200 years ago: Keats’s 22nd birthday

On 31 October 1817, Keats writes a letter to Jane Reynolds (‘I send you a few lines from my fourth Book with the desire of helping away for you five Minutes of the day’).

O Sorrow
Why dost borrow
The natural hue of health from vermeil lips?
To give maiden blushes
To the white rose bushes?
Or is it thy dewy hand the daisy tips?

O Sorrow
Why dost borrow
The lustrous passion from a falcon’s eye?
To give the glow-worm light?
Or, on a moonless night
To tinge, on syren shores, the salt sea-spry?

O Sorrow
Why dost borrow
The mellow ditties from a mourning tongue?
To give at evening pale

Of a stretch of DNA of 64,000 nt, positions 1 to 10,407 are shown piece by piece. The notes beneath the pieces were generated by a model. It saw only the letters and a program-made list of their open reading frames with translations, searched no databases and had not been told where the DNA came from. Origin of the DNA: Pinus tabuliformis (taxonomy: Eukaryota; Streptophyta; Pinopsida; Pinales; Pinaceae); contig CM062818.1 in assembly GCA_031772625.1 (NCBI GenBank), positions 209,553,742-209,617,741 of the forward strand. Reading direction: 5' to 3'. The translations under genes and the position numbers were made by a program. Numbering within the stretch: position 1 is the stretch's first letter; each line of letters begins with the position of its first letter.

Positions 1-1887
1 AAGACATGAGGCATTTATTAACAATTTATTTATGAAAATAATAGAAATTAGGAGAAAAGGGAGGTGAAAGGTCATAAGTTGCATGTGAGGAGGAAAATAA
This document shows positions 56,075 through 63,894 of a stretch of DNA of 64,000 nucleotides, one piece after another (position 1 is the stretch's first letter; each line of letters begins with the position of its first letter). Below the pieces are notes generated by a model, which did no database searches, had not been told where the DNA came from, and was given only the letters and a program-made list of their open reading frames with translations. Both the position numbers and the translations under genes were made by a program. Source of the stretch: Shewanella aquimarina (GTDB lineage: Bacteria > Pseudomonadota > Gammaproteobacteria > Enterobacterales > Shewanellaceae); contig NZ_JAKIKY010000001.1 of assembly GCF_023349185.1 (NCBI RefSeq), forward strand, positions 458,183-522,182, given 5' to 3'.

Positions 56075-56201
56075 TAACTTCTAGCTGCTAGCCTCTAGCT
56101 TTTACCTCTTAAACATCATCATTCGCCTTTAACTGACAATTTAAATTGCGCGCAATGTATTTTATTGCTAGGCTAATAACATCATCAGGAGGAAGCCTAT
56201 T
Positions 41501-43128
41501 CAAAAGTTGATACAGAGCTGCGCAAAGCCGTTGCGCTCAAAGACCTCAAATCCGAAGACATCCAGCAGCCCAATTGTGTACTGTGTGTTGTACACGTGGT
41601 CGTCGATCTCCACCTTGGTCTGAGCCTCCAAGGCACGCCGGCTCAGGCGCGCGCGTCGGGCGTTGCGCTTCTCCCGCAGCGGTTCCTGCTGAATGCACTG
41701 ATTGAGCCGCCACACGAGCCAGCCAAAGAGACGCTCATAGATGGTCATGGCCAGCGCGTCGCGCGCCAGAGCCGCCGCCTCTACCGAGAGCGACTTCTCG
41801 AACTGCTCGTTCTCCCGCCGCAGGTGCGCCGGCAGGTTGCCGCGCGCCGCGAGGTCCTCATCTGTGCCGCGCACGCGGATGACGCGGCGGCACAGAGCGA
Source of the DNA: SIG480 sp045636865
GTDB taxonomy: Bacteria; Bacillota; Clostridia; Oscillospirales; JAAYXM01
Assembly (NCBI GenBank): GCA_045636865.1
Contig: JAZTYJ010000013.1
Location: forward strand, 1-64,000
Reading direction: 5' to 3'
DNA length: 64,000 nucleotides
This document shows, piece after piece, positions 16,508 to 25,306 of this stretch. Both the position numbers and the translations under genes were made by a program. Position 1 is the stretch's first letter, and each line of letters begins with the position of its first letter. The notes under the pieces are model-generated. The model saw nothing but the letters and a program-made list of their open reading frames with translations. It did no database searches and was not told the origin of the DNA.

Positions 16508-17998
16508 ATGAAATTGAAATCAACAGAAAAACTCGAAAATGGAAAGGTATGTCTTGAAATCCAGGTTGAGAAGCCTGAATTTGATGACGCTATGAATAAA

Unto the nightingale
That thou mayst listen the cold dews among?

O Sorrow,
Why dost borrow
Heart’s lightness from the merriment of May?
A Lover would not tread
A Cowslip on the head,
Though he should dance from eve till peep of day—
Nor any drooping flower
Held sacred for thy bower
Wherever he may sport himself and play.

To Sorrow
I bade good-morrow
And thought to leave her far away behind;
But cheerly, cheerly
She loves me dearly;
She is so constant to me and so kind:
I would deceive her
And so leave her,
But ah! she is so constant and so kind!

John Keats: ‘Song of the Indian Maid’ (Endymion Book IV lines 146-181), which he copied in a letter to Jane Reynolds 31 October 1817. [de Sélincourt 125-6]

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